We talk about empathy quite a bit in our house. Kids can learn by trying to put themselves in other people’s shoes and imagine how they might feel. Talk about events which actually occurred, or tell a story. Then ask, how would you feel if this happened to you? How do you think that person felt? Here’s an example: how might a child feel who didn’t get invited to a birthday party? Books can help teach empathy. One of our favorites is, The Berenstain Bears and The Golden Rule. Another great one is, The Berenstain Bears: Kindness Counts.

Keep Open Communication with Your Child. 

Ask them about school. Often times, when asked “how was your day?” children will say, “fine,” “good,” or something along these lines. I like to try to get creative with my kids to get them talking. Here are some ideas which have worked for us:

Play a game of questions. 

We like to do this before bed at night. We set a number of questions and ask away. Often the questions end up being would you rather questions, like “would you rather touch a worm, or eat spinach?” Kids get pretty creative! But, I love that I can squeeze in questions like “what was the best (or worst) part of your day today?” 

Best, Worst, and Weirdest 

My husband actually came across this idea, and we tried it and love it! We usually do this during dinner or before bed at night. We go around and each have to share about the best, the worst, and the weirdest part of our days.

Sometimes just keeping communication open with your child will allow them to open up to you when something is wrong.

What to Do If Your Child Is Being Bullied:

Here are some strategies I used when working with students which can be helpful if you have a child experiencing bullying. 

We can talk about these strategies with our children now. If bullying ever takes place, they will have a whole tool kit at their disposal and they will have an idea of what to do. The following strategies can be used alongside reporting the bullying to an administrator, teacher, or to school personnel.  

Fake It ‘til You Make It 

Have you heard of this phrase? As I mentioned before, bullies tend to bully those who they perceive as weak. Therefore, confidence can be key. Even if a child doesn’t feel confident, they can “Fake it ‘til they make it.” They can keep their head up, shoulders back with good posture, and look up and at others.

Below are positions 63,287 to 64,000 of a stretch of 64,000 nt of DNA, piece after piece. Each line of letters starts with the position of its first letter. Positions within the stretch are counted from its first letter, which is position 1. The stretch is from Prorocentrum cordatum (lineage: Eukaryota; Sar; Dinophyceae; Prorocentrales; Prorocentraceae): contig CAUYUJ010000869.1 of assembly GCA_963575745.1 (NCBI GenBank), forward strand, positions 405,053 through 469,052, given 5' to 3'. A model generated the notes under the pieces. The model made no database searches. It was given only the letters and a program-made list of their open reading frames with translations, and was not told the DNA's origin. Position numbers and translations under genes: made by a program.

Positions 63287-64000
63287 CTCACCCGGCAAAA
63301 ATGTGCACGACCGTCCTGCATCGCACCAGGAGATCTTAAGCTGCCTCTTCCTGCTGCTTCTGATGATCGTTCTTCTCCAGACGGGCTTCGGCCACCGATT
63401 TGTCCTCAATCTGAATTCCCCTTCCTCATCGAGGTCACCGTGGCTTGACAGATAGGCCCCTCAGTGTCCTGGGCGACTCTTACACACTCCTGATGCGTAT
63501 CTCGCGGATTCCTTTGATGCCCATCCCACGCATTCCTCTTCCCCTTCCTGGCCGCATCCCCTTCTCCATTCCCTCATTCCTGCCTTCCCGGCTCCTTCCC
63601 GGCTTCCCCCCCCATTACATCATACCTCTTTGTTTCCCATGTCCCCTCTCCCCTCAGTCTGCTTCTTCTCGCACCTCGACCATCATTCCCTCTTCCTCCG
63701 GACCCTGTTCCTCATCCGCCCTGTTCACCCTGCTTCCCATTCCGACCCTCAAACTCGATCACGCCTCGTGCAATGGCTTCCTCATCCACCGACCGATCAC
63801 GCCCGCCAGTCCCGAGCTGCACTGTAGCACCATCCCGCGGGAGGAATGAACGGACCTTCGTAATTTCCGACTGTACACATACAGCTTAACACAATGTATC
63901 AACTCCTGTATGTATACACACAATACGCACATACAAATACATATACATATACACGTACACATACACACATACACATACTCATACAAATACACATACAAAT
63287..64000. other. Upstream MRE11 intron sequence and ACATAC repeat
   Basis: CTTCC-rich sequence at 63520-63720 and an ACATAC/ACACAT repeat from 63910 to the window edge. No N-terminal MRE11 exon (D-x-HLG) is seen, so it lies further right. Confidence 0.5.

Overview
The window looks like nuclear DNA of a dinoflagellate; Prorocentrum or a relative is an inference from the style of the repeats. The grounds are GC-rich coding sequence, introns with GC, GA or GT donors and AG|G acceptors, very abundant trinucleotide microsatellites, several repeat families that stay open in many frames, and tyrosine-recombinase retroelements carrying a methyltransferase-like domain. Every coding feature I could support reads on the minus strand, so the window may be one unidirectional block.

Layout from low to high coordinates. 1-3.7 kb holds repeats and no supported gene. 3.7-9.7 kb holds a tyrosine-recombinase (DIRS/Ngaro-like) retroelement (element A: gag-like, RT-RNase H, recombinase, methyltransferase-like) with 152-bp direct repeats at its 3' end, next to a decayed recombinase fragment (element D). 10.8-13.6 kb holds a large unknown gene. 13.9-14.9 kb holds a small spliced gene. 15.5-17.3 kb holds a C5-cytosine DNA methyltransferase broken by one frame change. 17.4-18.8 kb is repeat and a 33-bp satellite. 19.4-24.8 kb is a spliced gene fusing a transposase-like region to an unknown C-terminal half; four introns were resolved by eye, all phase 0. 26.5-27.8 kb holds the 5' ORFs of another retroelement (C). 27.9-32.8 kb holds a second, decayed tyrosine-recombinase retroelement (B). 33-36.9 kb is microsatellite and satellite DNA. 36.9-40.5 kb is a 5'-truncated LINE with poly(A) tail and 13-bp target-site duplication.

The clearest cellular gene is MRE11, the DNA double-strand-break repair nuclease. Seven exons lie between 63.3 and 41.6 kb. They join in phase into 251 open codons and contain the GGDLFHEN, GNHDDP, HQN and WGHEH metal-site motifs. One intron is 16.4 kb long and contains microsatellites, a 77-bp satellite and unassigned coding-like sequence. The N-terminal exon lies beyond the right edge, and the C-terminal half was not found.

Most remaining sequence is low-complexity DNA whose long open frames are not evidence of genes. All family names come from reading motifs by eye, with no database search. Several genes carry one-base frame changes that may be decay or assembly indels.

Make a Joke and Brush It Off

When an act of teasing occurs, one can make a joke of it and change the subject, or simply brush it off. The less the victim seems to be affected, the more likely the bullying is to stop. For instance, let’s say someone was making fun of my new haircut. I could say, “Yea, I probably shouldn’t have let my baby sister cut it,” laugh and move on. Sometimes, this will be enough to end the comments, stop the conversation, and allow the child to walk away. Another option is to change the subject, or turn and begin talking to another student.

Safety in Numbers

This leads me to my next strategy: Safety in numbers. Encourage your child to walk with a friend. They can even tell the friend what is going on and they can help diffuse a situation if it arises. 


Sometimes, avoiding the bully completely is the best answer. The child can attempt to only go near that person if an adult is close. In the hallway, the child can take a different route. 

Ask Them to Stop 

When bullying occurs, tell the bully to stop loud enough that other students or a teacher will overhear (without yelling). It is also important to make sure not to say anything inappropriate, or both children could end up in trouble.

Name the Behavior

A child can simply name the behavior after it occurs: “That’s bullying. Stop!” Sometimes naming the behavior as bullying can make the bully stop and evaluate what they are doing. 

Diffuse the Bullying

For this strategy, you keep saying “So” or “So what” over and over until the conversation ends. For example:

“Your hair looks horrible.”


“That’s the worst haircut ever!”


“So, you look ridiculous.”

“So what.”

… at some point, sometimes the bully will get frustrated and walk away.

This strategy also decreases the likelihood of the bullying to occur again because it portrays confidence. This also takes the power away from the bully.

Respond By Being Kind